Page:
Yang criticizes 'patronizing element' of Democratic messaging ahead of convention speech

Former Democratic presidential candidate Andrew YangAndrew YangPelosi spars with CNN's Blitzer over COVID-19 aid: 'You really don't know what you're talking about' The shape of guaranteed income Biden's latest small business outreach is just ... awful MORE on Wednesday said there's a "patronizing element" to party messaging that could cost Democrats at the polls.

"Democrats have this tendency to have a message out there, and then if you don't like the message it's like, 'Well, it's your fault,' " Yang told The Washington Post Live in a video interview. "There's this patronizing element to a lot of what we say and do, and it's hurting us, and it's wrong, unproductive. It's a great way to not win."

The comments from Yang, who's a CNN contributor, come a day before he's slated to speak at the Democratic National Convention.


He also criticized convention organizers for not giving Rep. Alexandria Ocasio-CortezAlexandria Ocasio-CortezProgressive lawmakers call for United Nations probe into DHS 'human rights abuses' OVERNIGHT ENERGY: Democrats play defense, GOP goes on attack after Biden oil comments | Energy Dept. exempts quick dishwashers from existing efficiency standards | Ocasio-Cortez says having Green New Deal would have helped handle COVID-19 pandemic Ocasio-Cortez says Biden vote can be 'tactical' effort to support marginalized communities MORE (D-N.Y.) a bigger role beyond the procedural formality of nominating Sen. Bernie SandersBernie SandersTrump makes his case in North Carolina, Ohio and Wisconsin Trump mocks Joe Biden's drive-in rallies at North Carolina event Sanders hits back at Trump's attack on 'socialized medicine' MORE (I-Vt.) on Tuesday night.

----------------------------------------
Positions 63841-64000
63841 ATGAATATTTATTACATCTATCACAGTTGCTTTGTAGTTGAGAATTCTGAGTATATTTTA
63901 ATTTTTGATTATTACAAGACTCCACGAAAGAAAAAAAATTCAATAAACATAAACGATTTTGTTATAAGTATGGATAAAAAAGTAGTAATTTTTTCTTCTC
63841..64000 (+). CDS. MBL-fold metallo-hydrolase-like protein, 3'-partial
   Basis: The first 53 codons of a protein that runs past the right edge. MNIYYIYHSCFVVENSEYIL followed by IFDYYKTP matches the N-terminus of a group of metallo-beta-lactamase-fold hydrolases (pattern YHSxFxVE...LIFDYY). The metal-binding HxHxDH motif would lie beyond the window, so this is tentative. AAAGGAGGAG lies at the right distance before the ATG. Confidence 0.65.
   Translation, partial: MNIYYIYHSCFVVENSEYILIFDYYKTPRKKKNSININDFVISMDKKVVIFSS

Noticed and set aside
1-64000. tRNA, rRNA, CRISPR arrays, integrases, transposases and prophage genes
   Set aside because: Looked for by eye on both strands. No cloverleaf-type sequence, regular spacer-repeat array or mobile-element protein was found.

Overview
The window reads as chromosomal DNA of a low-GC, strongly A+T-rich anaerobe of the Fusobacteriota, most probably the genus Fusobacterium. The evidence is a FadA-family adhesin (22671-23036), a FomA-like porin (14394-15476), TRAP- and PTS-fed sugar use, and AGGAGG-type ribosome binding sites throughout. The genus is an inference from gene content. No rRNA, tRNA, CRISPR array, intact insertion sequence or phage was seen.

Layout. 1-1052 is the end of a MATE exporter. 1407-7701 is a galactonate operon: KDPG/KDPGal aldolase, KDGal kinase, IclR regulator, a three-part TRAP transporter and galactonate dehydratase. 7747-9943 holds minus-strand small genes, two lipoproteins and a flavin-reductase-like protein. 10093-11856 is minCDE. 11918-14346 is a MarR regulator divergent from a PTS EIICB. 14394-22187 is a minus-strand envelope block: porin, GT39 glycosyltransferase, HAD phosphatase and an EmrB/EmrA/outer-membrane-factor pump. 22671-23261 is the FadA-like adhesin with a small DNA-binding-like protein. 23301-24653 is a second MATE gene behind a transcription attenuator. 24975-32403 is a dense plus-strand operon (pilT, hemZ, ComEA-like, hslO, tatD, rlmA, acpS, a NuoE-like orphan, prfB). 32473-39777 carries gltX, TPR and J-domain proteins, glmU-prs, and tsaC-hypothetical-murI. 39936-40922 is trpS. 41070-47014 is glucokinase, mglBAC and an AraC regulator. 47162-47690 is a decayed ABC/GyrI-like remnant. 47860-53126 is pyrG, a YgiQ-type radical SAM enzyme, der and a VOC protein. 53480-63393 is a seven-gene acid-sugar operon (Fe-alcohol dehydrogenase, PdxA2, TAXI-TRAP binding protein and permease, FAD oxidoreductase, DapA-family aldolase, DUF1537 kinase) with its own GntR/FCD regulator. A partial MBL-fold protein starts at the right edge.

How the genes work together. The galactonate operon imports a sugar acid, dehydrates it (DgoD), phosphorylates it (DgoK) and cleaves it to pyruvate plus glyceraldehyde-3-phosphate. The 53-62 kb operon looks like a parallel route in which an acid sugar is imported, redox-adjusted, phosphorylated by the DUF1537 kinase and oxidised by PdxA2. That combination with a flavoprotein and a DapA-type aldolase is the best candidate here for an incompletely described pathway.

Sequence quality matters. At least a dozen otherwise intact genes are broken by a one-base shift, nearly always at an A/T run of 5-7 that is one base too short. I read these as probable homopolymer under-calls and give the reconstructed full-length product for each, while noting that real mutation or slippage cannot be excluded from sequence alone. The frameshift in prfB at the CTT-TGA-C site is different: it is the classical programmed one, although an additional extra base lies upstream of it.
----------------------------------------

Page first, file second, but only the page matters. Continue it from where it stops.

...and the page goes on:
“She was asked to nominate Bernie, which I thought she did very effectively, but I thought that was a misuse of AOC," Yang said, referring to the lawmaker by her initials. "She is one of the people who can cut through this medium and deliver a message very powerfully, so I feel like the DNC just missed one on that."

Last week, Yang publicly expressed disappointment when he was not included on the initial list of convention speakers. He was later added to the lineup.


Yang, a tech entrepreneur, dropped his long-shot White House bid in February, outlasting several established politicians, including Sen. Kamala Harris (D-Calif.), who is now the Democratic vice presidential nominee.

As a candidate, Yang focused almost exclusively on universal basic income.